In my meandering path to becoming an author, I’ve discovered that nobody reads quite the same way that writers do. We read for pleasure, but we also read to improve our craft, gain inspiration to create our own stories, learn more about genres and themes we aren’t yet familiar with, discover tropes and trends… the list goes on and on.
So with people who are both readers and writers on my mind, since April is Read Self-Published month, I thought I’d use today to share a few tricks I’ve used in writing to jumpstart a story when it feels like it’s flagging. I’ve been using it to resuscitate my current WIP, so it’s a good time to do it. These suggestions have been culled from dozens of things I’ve tried, so they may not work for you the way they have for me–but they’re always worth a try!
1. The quick recharge
When you’re slogging through a story and you can’t seem to make headway, it’s important to evaluate what the problem is. Is the problem the story, or is the problem you? The first step is making sure you’re present and focused, ready to work. And the first step in doing that is… walking away from your WIP for a few minutes. No, really! If you can’t focus on your work, there’s obviously something else nagging for your attention, whether you know it or not. So if you can’t get going, back up and restart by taking a few minutes to clear your head.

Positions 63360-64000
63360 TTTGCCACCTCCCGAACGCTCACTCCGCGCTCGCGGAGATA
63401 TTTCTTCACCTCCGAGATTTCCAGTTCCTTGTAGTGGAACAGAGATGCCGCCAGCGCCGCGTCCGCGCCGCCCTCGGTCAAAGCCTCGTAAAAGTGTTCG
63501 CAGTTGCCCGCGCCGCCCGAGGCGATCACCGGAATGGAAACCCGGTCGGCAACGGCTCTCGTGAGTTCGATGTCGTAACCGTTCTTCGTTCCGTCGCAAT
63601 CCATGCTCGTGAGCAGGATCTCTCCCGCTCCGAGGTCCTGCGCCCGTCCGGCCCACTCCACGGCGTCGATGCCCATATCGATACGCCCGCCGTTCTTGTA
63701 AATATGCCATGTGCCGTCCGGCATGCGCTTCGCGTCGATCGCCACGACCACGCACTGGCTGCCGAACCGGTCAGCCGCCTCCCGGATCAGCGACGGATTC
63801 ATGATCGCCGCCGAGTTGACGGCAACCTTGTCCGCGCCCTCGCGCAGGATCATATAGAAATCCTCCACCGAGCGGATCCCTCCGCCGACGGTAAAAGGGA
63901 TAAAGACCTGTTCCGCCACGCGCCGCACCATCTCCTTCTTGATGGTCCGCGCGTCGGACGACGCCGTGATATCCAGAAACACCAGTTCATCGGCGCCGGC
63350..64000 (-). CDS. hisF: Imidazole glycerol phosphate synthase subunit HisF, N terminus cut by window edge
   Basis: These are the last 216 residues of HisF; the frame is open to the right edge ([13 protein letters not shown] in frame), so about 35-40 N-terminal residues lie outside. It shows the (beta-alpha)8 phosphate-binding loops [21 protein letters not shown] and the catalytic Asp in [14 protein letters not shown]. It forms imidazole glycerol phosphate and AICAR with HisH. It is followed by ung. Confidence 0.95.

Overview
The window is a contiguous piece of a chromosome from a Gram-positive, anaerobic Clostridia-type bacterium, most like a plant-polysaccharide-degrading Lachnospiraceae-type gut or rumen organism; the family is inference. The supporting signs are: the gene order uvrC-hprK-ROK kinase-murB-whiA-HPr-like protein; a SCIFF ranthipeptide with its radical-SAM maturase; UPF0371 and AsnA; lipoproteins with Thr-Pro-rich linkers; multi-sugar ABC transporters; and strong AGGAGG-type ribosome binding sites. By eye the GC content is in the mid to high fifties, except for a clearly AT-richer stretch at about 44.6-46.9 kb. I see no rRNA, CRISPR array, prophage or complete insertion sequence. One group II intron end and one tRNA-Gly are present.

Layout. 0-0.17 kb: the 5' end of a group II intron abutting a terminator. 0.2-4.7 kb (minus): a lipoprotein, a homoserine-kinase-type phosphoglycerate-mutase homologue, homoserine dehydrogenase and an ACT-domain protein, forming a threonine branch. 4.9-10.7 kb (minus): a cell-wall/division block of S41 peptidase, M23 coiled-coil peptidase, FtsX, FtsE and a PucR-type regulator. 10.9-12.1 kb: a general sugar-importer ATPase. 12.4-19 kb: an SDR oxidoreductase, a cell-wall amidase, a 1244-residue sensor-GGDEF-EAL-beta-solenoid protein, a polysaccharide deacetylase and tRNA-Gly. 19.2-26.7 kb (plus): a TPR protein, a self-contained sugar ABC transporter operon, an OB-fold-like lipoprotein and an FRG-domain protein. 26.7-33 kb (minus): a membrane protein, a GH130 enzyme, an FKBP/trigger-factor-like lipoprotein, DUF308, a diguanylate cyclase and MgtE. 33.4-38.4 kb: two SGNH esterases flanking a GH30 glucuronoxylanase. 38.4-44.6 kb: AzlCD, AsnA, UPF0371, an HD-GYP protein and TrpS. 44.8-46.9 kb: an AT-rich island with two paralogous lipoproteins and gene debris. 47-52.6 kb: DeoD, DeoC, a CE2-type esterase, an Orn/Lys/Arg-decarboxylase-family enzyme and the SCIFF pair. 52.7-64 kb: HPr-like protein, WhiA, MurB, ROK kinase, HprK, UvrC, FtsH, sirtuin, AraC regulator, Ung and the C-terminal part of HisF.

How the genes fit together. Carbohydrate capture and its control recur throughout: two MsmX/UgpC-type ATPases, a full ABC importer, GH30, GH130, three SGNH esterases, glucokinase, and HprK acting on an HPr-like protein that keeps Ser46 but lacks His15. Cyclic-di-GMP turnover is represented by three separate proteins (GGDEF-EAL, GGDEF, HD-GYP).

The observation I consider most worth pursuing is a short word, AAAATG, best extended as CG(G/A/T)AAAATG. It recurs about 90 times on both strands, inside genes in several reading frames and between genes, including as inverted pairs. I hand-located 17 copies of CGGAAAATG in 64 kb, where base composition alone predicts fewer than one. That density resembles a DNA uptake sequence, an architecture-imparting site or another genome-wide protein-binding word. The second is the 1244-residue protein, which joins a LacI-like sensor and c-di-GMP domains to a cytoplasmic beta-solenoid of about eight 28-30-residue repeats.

Take a quick inventory of how you feel, both physically and emotionally. Have you eaten? Have you had enough water to drink? Are you tired? Have a headache? Worried about someone? Still stressed after work? Address any of these that need to be solved before you try to work. If you’re just feeling scatterbrained, there are a few things that can replenish your focus. A short walk is a great option if the weather is nice, especially since the job of writing requires us to be unpleasantly sedentary.
Otherwise, consider doing a few stretches, breathing exercises, or meditate for a few minutes before you sit down to write. Audio always helps me focus, so consider something soothing like MyNoise.net or even binaural beats, like what’s available on brain.fm. It may light a fire under you to set a timer for 15 minutes and just plan to write until the timer goes off. Or you might just need to establish a ritual to help you sink into your work; I try to make myself a cup of tea before writing sessions. Plus, the caffeine is always great for an extra little kick of motivation.